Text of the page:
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A matter of faith

September 10, 2009 A day after the Taliban blew up the shrine of 17th century Sufi poet Rehman Baba at Peshawar in Pakistan on March 5, the muted out

September 10, 2009india today

A day after the Taliban blew up the shrine of 17th century Sufi poet Rehman Baba at Peshawar in Pakistan
on March 5, the muted outcry at a Khanqah (spiritual retreat) in the walled city of Bhopal could barely be
heard in the narrow alleyways. But the message sent out by the gathering of devout Sufis in Tila Jamalpura
locality of the Madhya Pradesh capital was loud and clear: they were reclaiming their space amid the tide of
militant Islamism, willing Allah to reform hardliners, or destroy them.
The next Jumerat (Thursday), it was business as usual in the Khanqah. An assorted gathering of Muslim
Chishtiyas and their Hindu neighbours was back singing a quaint hymn that blends, as they claim, the best of
the Vedas with the Quran. Harilal Sahu, a practicing Hindu neighbour aware of the practice says, “I wish
more Muslims would follow the lead of the Chishtiyas.” He need not fret over the perceived trend of rising
Wahabism or Talibanisation of Indian Muslims. The Sufi sect, or the Chishtiya Silsila as they like to call
themselves, is making a strong comeback in these parts, with more than a little help from ordinary Hindus.
In Bhopal, the sharply declining water level of the Upper Lake came a godsend for the Chishtiyas. The
dwindling water opened up a land route to the shrine of Hazrat Shah Ali Shah Data Chishti on an island.
Walking to the shrine with the Chishtiya Muslims during the Urs were cashrich Hindus Sarafa businessmen
who lingered at the shrine till dawn.
Last year, some Muslim hardliners tried to disrupt a chadar ceremony at the Dargah of Hazrat Roshan Ali
Shah at Chandan Nagar in Indore. Local Hindus gathered in force and made them beat a hasty retreat. During
the annual Urs at the same shrine about seven months back, another attempt was similarly thwarted by the
administration. A spate of such incidents is slowly turning Indore into a communal tinderbox.
From small towns in Malwa like Burhanpur and Dhar to Gwalior and places like Sagar in Bundelkhand and
Rewa in Baghelkhand, the Chishtiya sect is becoming more visible. The Urs at the dargahs of prominent Sufi
saints are becoming louder and more colourful and the qawwali is returning with a vengeance despite the
pronouncements of orthodox outfits. The district administration of Raisen estimates that the six-day Urs at the
shrine of Peer Fatehullah Shah in April attracted four lakh devotees.
Most of the Chishtiyas draw their following from the Sunni Muslim sect and thus bear the brunt of rising
hardline Islam the most. “There was a trend of rising extremism among youths till about four years back. That
is now on the wane,” says Rashid Khanooni, the Sajjadanashin of the prominent Dargah of Hazrat Khwaja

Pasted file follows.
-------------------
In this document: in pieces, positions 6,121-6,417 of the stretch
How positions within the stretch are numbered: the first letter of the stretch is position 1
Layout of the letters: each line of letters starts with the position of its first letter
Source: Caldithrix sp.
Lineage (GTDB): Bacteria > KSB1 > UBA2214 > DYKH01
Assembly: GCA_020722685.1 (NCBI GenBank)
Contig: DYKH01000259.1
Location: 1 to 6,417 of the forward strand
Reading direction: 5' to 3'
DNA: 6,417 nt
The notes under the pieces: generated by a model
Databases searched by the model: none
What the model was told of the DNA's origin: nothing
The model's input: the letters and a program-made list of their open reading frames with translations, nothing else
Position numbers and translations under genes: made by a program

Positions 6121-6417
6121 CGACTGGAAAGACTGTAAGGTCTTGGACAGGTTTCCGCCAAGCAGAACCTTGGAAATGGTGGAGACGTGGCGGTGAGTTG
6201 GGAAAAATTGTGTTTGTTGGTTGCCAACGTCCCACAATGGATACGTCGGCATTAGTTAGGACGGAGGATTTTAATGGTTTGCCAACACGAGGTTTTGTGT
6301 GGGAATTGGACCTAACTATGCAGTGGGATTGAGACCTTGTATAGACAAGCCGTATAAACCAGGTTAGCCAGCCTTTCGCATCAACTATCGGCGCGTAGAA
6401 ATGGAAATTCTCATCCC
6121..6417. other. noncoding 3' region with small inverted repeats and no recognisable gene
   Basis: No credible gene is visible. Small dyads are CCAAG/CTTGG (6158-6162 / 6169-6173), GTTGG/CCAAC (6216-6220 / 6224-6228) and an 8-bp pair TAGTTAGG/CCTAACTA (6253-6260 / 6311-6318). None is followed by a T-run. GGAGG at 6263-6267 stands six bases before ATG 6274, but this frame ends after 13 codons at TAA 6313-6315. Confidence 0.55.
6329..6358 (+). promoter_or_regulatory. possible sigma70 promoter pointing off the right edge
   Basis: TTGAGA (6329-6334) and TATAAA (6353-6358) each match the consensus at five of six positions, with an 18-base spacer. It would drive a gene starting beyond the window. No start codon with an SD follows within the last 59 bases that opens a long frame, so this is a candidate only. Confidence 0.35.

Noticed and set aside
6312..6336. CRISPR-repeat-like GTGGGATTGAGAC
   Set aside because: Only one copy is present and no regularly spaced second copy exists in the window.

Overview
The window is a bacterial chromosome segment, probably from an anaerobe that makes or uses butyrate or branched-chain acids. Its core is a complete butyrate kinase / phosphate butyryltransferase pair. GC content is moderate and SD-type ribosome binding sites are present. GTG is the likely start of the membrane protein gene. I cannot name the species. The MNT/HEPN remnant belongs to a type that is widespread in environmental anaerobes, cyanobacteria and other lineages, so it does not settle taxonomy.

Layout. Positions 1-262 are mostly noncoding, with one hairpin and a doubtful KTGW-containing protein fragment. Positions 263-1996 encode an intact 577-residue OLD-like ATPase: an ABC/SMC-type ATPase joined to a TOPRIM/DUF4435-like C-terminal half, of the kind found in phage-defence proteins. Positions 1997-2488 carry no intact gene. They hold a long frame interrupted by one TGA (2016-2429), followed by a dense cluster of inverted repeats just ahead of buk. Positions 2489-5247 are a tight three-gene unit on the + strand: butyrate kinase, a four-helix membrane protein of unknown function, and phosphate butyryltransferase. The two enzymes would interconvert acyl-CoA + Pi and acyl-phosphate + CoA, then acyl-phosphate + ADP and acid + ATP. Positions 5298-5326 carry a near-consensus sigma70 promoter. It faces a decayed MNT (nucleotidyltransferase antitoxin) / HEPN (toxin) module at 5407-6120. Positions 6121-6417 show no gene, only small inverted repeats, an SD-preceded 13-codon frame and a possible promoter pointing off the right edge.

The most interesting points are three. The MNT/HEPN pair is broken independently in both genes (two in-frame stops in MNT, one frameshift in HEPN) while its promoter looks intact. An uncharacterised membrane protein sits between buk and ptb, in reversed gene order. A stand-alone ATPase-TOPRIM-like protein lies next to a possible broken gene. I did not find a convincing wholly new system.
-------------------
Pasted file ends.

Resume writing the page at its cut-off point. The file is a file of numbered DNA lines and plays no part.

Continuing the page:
Khanoon Saheb in Gwalior. His efforts and stature stymied an effort by some Wahabi hardliners to hold an
Ijtimalike religious congregation at Gwalior in 2007 as the locals refused to be a part of the event, says
Khanooni’s aide Rambabu Katare, a Brahmin.
A London-trained lawyer who gave up his Supreme Court practice to take up the seat, Khanooni is the
vicepresident of the National Sufi Board, an organisation of prominent heads of Sufi shrines across the
country. The Board itself is a platform for Chishtiyas to run an outreach programme through seminars andsymposia. During the Urs at the Dargah in Gwalior last year, the seminar attracted wide attention with
speakers like Sufi Asgar Ali from Indore.
There are others as well. Delhibased Jamiyat-us-Sufiya, Hardoibased Sufi Sant Samaj and Hyderabad-based
Jamiyat-ul-Madaar are working on similar lines to preserve their brand of Islam. While other prominent
Muslim sects like Shias and even Sunni sub-sects like Deobandis, Barelvis or Nadvis work through
well-defined and organised institutions, Sufis have traditionally been allied to their dargahs. Nationwide
organisations are helping them overcome the lack of a framework to propagate their message.
In Madhya Pradesh, the Muslim Tehwar Committee has never buckled under the pressure of hardliners,
organising rambunctious, night-long functions for festivals like Shab-e-Baraat, something that the puritans
abhor. Its event in May-end at the Dargah of Baba Fareed in Bhopal saw prominent Sikhs from the local
Gurudwara Prabandhak Samiti lending a helping hand. Says the committee’s president Ausaaf Shahmeeri
Khurram, “We simply cannot allow our traditions to be transformed.” But transforming they are. Whereas
thirty years ago a prominent Sufi figure might have laughed off questions on religious identity, even the likes
of Khanooni and Khurram are having to painstakingly explain that their devotion at a Sufi shrine is Ehteraam,
not Ibadat, as the latter is reserved solely for the Almighty. Likewise, under the pressure of assault on their
very identity as Muslims, they have set out lucid dos and don’ts on issues like idol-worship, one reason why
even many Chishtiyas among Muslims don’t visit the shrine of Sai Baba in Shirdi any more.
That bolsters the critique that even Sufism is a one-way street, sufficiently diluted to suit the palate of other
communities but unwilling to assimilate their strands. While the Chishtiya ideology is slowly reclaiming its
space in its community, even a section of Hindus cast a suspicious eye on them. Prominent western
Indologists as well as Indian scholars have attributed conversions in India to Islam over the centuries in large
part to the drawing power of the Sufis. Says Kusumlata Kedia, a prominent voice on interfaith relations in the
extended saffron brotherhood, “It is not quite the melting pot it is made out to be.” Clearly, Sufism still has a
long way to go before it becomes the great equaliser.